At least 100 women have been reported murdered in Kenya in 2019. This means that on average, 8 women violently lost their lives every month. Some of these were murdered by their spouses, others by their lovers, bosses or criminals.
Data collated from various sources including media mentions and police records show that the worst month for a woman to be alive was February. Globally accepted as the default month of love, for Kenyan women, this proved to be the most dangerous with at least 17 killings reported.
One case that captivated the nation was that of Caroline Mwatha, a human rights activist in Dandora whose body was found in City Mortuary on February 12. She had been missing for close to a week.
The second most dangerous month was April with 12 reported murders.
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January and March tied as the third most dangerous month for women with 9 murders recorded.
May, September and November tied for fourth with eight murders recorded.
June had seven, October had 5 recorded cases, and August recorded 3 murders while June recorded two killings.
Bludgeoned to death
Further analysis of this data paints the violent nature in which these murders were executed. Records by lobby group Counting Dead Women in Kenya shows that in 9 per cent of these deaths the victims were either stabbed, hacked to death or dismembered.
Twenty percent of them were strangled. A further 14 per cent were bludgeoned to death with a blunt object and 7 percent of them were fatally shot, according to the data from Counting Dead Women Kenya.
The violence did not end there. Fourteen percent of the victims were also raped.
Then there are the most dangerous counties for women.
From records accumulated over the past 12 months, Nairobi is the most dangerous place for a woman. Thirteen of the 94 killings happened in Kenya’s capital city. One of the most recent acts of violence happened in Nairobi’s Kasarani area when a 24-year old Kisii University student was raped and stabbed to death in her apartment.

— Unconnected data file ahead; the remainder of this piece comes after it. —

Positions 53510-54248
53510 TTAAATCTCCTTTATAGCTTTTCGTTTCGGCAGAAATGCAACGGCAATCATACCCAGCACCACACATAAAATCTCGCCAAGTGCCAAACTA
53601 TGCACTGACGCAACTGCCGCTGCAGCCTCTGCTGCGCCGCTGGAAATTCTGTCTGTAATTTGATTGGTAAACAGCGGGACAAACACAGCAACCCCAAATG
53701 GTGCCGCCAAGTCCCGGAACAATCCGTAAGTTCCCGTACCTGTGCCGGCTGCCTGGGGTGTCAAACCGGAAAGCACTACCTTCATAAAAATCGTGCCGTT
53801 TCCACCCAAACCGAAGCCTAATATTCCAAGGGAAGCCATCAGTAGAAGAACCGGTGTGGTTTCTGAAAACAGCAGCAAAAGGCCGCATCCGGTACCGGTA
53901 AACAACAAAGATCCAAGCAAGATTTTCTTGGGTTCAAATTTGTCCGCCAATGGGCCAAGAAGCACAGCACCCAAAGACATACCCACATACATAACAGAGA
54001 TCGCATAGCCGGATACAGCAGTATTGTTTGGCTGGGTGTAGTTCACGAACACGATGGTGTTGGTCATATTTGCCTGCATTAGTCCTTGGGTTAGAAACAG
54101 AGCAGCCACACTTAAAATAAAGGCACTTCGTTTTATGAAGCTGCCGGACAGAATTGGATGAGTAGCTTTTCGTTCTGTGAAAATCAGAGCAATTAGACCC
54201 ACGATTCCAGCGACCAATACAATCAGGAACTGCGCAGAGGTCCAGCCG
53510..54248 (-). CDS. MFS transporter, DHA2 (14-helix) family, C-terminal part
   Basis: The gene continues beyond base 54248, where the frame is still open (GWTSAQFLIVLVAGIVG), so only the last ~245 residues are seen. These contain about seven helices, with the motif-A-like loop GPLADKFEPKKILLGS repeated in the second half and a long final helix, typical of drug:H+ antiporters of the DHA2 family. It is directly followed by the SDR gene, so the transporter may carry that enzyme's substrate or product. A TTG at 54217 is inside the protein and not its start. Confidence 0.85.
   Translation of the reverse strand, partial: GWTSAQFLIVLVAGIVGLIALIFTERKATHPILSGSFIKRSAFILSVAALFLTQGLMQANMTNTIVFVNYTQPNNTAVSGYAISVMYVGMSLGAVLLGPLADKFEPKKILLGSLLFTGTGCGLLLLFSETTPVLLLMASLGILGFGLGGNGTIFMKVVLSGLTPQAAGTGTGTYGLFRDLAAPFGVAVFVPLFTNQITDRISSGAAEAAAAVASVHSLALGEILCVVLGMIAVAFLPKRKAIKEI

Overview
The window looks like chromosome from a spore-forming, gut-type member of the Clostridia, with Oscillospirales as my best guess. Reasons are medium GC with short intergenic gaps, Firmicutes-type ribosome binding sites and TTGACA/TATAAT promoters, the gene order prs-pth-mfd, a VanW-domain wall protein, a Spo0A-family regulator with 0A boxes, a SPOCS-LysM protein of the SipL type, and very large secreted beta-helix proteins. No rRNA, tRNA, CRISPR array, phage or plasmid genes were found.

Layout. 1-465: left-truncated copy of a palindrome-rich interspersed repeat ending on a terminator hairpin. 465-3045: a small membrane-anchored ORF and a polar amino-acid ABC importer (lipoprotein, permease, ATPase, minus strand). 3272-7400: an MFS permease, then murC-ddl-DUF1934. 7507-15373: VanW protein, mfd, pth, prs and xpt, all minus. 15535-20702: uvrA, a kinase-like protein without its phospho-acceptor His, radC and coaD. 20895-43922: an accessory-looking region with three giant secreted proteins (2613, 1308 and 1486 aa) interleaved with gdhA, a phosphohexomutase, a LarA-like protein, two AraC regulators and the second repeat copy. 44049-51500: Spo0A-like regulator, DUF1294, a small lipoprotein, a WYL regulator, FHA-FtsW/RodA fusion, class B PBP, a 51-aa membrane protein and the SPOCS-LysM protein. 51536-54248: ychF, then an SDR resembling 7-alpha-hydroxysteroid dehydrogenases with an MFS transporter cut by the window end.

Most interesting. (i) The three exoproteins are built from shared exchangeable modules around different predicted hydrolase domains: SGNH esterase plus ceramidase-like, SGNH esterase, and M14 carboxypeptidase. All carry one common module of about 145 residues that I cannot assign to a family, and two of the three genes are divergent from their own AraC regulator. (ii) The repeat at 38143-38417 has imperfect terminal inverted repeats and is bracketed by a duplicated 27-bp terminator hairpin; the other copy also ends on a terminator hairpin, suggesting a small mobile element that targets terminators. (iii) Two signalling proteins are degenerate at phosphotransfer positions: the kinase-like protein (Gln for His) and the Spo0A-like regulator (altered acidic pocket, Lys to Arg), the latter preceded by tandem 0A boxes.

Witnesses told the police that on the night of her death on November 8, the university student started screaming for help at around 11.35pm. Her badly mutilated body was discovered two days later by her boyfriend.
A postmortem revealed that the student was raped, strangled, stabbed and tortured.
Nakuru is the second most dangerous county reporting 11 killings. One of the standout cases from this county was the gruesome killing of a 16-year old girl by a 17-year-old boy who was also her neighbour.
The Third Former was stabbed more than ten times before her body was later dumped outside her parent’s home.
According to neighbours, the boy lured the girl to their house one afternoon when his parents were out, before committing the act. The boy later confessed to keeping the girl’s corpse overnight under his bed before dumping it outside the girl’s parents’ gate.
Kiambu comes third with six cases. Kakamega and Kisii tie for fourth with five cases each.
Homa Bay, Uasin Gishu and Laikipia account for sixth place with four murders each. Laikipia was also the scene of one of the most violent murders of the year that saw mother of two, Joyce Syombua murdered. After missing for days, the bodies of the mother and her two children were found stuffed in gunny bags and buried in a shallow grave.
Meru, Machakos, Muranga and Mombasa all recorded three murder cases.
A standout case from Machakos is one in which a mother and daughter were shot dead outside their gate in Katani as they prepared to enter their house. A hitman, arrested soon after the incident confessed to police that the shooting was as a result of a business deal gone wrong.
Migori, Kirinyaga, Makueni, Nandi and Kisumu all had two murder cases while Kajiado, Nyeri, Kitui, Embu, Lamu, Elgeyo Marakwet, Bungoma, Siaya, Trans Nzoia, Kericho and Vihiga all recorded one murder case.
Forty-seven of the 94 killings were committed by people known to the victims, who included relatives, friends, husbands or lovers.
[Data by Counting Dead Women Kenya]